[42:58]

in the regular, in the regular Benedictines. Guéranger, re-established monasticism in France with the reopening of Ceylon. Refused to be a continuation of pre-revolution, it sought its inspiration in earlier and better age. But that earlier and better age is not too far back behind the Middle Ages. The 19th century, an encouraging number of monastic realization. At the end of this century and throughout the 20th, the return to monastic sources has proceeded apace with the same movement in other areas of the Church as well. Biblical, liturgical, and theological renewal. So the Vatican II expression is very important. It's a kind of culmination of that. Vatican II is, as it were, the product of those renewals. And it's not an end, it's a beginning. So it seems a start to try after this kind of quantum leap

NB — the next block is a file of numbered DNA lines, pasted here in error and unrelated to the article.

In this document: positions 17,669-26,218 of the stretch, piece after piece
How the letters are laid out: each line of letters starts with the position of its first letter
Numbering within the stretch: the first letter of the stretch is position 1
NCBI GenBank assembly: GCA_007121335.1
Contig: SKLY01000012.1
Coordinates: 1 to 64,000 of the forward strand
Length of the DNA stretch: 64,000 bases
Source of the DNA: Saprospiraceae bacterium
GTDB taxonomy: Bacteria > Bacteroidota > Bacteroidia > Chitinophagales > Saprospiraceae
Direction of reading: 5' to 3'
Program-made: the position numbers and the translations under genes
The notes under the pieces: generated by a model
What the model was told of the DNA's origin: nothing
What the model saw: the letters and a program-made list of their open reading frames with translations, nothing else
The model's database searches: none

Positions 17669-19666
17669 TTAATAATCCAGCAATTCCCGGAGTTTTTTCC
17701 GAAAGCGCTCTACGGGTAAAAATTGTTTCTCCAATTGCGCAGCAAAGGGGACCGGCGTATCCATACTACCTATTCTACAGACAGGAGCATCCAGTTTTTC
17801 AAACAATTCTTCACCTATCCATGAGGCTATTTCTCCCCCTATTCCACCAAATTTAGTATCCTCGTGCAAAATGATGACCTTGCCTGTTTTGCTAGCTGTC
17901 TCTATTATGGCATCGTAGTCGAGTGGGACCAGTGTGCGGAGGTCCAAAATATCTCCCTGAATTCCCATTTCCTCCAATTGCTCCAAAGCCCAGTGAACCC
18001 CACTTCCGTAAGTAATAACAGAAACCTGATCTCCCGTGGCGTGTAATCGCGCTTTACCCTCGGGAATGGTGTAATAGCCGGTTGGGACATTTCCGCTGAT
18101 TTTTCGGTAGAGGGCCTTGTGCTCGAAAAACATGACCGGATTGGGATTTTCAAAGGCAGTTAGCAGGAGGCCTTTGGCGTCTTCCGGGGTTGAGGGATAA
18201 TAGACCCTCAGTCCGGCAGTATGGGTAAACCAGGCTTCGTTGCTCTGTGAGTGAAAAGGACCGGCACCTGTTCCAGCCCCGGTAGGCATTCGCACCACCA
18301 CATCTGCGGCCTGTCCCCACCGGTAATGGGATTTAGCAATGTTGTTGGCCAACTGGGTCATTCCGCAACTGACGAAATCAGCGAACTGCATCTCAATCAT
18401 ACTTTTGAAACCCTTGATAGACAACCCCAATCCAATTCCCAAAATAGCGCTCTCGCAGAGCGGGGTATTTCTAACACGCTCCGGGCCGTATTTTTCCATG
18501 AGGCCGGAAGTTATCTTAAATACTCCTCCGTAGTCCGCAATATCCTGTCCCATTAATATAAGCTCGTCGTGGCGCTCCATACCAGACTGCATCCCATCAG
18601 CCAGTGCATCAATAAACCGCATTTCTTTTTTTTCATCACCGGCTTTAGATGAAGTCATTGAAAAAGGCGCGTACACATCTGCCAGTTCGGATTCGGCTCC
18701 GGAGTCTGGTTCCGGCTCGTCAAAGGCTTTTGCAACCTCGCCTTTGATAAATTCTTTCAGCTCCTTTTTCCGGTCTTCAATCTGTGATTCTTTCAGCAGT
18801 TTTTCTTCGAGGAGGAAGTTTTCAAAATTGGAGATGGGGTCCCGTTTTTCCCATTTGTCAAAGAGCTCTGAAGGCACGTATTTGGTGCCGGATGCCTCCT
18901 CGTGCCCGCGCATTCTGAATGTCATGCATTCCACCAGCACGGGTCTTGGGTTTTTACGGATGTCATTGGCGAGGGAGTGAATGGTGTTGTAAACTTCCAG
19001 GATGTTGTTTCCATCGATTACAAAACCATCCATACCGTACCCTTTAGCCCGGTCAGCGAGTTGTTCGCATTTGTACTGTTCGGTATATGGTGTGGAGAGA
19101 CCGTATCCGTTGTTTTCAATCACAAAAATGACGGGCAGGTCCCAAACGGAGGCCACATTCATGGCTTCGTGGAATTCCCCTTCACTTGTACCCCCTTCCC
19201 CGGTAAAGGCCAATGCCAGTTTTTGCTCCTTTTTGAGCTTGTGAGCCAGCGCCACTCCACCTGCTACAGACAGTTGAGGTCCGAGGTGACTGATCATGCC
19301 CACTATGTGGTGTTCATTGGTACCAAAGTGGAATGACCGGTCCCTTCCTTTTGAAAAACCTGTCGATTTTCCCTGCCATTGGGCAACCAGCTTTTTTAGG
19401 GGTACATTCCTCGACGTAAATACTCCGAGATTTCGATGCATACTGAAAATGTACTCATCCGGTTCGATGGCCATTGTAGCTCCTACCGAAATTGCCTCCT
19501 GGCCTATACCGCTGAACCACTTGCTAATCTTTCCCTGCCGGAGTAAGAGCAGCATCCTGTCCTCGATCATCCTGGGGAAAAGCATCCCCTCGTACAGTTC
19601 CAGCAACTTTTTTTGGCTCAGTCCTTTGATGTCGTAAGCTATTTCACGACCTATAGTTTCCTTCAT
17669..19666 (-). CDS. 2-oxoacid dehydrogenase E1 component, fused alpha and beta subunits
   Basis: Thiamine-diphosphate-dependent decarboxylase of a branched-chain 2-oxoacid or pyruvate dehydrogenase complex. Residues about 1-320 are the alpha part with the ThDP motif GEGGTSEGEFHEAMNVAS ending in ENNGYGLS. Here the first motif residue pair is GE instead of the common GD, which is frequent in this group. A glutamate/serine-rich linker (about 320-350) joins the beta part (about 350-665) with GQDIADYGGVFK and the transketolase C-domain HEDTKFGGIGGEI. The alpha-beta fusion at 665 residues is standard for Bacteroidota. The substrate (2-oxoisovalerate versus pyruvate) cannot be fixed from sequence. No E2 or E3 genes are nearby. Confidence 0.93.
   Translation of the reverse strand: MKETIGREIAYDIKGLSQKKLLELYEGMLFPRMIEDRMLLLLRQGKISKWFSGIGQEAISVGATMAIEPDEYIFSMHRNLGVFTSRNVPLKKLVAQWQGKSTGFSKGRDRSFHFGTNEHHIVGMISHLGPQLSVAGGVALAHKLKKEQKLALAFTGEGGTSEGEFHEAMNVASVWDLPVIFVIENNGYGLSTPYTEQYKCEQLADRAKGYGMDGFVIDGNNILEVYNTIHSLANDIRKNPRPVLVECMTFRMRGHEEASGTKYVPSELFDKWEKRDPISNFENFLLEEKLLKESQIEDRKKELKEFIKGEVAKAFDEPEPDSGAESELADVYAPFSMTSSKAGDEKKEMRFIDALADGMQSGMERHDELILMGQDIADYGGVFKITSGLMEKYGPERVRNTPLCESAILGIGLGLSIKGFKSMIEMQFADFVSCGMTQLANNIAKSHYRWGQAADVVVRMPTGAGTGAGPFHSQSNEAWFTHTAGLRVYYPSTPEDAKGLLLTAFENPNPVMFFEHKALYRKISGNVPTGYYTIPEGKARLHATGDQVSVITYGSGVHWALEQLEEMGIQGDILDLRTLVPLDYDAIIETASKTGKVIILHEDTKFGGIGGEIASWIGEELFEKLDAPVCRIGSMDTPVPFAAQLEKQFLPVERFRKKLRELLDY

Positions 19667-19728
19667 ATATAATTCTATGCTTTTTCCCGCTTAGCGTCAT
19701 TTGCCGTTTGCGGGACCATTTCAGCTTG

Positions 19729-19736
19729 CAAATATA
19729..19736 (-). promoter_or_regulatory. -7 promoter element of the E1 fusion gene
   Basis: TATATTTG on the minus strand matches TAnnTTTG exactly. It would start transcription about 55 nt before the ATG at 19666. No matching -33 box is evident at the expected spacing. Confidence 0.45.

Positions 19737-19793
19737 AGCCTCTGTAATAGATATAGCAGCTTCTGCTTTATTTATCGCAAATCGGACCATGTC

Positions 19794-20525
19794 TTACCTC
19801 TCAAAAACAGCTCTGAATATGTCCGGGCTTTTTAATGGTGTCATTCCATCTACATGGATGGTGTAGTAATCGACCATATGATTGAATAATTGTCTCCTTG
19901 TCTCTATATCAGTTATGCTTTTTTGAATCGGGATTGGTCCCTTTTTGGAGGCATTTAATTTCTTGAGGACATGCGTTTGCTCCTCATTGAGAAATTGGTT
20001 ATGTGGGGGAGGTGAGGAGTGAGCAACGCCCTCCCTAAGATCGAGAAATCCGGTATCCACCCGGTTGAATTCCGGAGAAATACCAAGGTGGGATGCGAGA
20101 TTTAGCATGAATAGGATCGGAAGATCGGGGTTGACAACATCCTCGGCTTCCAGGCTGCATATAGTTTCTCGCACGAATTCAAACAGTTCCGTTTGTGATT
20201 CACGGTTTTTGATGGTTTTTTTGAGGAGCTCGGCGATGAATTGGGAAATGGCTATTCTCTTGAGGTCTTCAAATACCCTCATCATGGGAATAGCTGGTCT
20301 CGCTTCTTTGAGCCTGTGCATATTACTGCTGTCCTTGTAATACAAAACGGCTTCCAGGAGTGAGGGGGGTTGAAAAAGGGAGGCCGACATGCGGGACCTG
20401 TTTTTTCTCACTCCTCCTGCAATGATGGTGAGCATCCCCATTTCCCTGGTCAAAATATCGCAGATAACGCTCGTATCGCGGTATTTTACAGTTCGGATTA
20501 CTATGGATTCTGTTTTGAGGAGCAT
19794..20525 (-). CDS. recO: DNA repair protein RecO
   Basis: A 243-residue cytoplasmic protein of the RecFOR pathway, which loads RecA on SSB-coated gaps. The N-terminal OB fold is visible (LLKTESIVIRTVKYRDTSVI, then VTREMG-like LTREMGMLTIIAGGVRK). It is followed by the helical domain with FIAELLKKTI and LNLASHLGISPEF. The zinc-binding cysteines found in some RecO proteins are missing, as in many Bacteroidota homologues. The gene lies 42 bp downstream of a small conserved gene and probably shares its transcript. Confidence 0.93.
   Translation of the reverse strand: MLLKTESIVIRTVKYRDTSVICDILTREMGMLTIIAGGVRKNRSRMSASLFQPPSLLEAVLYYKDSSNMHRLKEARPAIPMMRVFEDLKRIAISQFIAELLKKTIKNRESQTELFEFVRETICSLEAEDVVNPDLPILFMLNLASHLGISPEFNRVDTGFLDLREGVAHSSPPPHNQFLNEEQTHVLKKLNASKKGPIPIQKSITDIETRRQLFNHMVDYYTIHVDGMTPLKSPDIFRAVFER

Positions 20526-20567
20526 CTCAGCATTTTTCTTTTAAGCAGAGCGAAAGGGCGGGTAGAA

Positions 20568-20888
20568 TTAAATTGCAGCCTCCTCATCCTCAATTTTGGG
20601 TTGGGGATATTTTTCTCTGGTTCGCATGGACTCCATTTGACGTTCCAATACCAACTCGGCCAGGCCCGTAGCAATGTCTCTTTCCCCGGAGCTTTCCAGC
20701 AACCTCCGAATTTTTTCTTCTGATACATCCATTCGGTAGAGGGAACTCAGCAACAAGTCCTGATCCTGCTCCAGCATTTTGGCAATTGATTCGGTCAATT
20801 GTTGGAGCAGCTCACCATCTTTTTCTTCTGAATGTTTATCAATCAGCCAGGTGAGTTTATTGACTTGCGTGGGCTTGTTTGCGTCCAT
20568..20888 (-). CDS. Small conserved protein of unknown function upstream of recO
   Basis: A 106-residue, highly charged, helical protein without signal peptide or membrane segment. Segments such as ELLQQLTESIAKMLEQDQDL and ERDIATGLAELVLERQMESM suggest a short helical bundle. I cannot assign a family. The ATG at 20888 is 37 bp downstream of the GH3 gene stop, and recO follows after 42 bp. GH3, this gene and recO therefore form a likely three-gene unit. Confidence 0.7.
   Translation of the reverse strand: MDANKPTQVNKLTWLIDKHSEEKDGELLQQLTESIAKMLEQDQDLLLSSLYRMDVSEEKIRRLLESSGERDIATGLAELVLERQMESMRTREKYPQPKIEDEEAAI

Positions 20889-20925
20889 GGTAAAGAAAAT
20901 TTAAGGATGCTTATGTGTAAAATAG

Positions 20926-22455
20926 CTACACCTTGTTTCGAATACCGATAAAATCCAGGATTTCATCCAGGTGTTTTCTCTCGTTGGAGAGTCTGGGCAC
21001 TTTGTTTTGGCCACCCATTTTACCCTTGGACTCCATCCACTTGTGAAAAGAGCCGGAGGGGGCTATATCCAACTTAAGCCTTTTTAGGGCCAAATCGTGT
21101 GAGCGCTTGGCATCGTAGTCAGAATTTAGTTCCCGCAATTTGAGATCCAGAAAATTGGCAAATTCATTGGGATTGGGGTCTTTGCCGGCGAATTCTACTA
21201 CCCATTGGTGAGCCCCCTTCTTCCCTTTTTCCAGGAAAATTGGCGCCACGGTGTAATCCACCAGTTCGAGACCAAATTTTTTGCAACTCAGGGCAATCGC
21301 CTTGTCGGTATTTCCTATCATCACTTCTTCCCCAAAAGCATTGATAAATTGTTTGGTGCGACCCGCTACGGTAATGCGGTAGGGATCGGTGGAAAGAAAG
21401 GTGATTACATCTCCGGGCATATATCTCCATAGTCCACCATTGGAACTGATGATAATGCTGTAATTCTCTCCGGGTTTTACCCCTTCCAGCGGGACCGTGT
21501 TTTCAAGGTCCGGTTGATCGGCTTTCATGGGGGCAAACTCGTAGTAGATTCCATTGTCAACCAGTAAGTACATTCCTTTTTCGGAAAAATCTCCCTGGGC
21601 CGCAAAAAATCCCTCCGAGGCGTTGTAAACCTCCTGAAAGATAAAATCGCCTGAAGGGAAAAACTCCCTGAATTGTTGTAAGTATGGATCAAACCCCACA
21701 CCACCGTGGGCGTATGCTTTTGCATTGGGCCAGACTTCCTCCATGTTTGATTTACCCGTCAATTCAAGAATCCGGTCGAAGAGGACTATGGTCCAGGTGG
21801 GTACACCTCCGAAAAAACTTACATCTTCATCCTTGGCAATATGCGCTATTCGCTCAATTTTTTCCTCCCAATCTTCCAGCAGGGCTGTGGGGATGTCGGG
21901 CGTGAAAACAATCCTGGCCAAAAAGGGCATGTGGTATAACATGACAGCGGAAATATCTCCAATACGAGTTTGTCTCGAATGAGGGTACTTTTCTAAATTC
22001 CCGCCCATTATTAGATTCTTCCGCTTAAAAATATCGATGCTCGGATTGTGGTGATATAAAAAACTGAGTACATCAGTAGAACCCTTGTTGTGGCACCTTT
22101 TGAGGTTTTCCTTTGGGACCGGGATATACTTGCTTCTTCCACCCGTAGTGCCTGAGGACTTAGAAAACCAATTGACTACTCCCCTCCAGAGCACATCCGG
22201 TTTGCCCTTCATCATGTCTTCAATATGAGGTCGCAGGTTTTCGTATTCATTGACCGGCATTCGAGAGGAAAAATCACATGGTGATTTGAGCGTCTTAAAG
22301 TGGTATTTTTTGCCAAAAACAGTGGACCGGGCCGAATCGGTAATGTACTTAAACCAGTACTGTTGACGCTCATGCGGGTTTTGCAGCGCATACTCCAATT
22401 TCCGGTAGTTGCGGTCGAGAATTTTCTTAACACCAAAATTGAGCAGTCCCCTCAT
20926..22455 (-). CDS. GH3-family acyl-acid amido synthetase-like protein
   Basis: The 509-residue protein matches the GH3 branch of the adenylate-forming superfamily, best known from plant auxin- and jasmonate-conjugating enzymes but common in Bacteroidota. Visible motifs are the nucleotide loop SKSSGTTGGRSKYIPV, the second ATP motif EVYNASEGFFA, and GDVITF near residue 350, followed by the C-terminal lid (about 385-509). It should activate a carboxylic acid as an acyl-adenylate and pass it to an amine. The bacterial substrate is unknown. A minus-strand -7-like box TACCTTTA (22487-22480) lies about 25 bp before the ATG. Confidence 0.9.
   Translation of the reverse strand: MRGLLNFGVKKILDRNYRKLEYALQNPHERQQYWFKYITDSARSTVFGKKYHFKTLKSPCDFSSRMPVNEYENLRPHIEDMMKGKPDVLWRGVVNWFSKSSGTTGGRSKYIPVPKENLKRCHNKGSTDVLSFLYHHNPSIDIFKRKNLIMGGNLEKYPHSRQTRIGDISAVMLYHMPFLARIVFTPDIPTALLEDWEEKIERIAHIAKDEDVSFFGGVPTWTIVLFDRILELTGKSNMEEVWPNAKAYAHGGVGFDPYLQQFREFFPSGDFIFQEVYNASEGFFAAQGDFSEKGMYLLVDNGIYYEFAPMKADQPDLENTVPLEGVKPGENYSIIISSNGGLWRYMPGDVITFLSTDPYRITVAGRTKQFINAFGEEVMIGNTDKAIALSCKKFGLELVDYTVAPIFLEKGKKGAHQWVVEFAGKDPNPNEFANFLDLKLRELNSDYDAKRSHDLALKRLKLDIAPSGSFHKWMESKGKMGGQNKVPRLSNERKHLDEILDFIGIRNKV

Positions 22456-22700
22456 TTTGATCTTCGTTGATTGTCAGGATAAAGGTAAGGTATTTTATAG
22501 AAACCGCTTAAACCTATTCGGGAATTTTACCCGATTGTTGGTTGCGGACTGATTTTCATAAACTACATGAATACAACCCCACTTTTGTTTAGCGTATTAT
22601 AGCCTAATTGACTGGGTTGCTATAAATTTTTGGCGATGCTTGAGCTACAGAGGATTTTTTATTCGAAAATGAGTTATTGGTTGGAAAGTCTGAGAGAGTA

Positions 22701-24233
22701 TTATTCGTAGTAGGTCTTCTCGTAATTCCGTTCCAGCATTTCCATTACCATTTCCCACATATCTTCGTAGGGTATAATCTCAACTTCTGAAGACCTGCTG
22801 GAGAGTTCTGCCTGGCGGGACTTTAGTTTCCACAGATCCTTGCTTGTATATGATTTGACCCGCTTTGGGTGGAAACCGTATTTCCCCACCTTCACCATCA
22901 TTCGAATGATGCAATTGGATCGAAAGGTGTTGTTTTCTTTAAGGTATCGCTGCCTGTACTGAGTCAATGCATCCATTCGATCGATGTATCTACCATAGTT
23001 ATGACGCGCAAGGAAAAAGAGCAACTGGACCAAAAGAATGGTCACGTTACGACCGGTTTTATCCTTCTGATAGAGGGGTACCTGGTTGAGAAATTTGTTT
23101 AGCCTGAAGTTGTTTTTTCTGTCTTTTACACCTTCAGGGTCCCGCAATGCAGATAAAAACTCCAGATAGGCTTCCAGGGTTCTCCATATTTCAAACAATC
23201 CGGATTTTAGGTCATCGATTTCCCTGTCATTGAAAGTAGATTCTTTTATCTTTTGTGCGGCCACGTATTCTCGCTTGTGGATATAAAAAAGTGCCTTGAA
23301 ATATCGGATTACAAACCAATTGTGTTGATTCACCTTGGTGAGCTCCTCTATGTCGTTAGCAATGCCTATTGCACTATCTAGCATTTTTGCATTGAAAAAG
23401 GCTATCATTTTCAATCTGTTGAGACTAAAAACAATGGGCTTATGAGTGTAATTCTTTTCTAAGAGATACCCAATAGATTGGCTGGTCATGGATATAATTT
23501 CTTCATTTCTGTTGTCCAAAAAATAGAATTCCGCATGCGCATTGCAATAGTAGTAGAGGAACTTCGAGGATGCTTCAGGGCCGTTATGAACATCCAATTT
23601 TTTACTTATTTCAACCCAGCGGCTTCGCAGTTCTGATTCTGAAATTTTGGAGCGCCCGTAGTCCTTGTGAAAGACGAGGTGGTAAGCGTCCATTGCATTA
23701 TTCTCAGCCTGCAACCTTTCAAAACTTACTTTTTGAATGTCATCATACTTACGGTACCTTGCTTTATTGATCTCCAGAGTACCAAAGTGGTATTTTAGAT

[43:59]

to get into genuine touch with the first tradition of monasticism. In all of this, we don't want to get obsessed with the idea of renewal of an original tradition in the sense that in a scholarly way we have to go back and find out exactly what they were doing. Because we know in our bones that that's not exactly what's necessary. How many people can do that? That's it. That's kind of like chasing the bird. It's much simpler really to get into touch with the original inspiration of monasticism because it's right in our heart and we've got the location. At the same time, we have to get rid of the false images of what they were doing. Many of us have crept in here and now. Profound study of the Holy Rule has made it possible to understand its teaching against the background of the earlier Eastern and Western monasticism and now even

[44:59]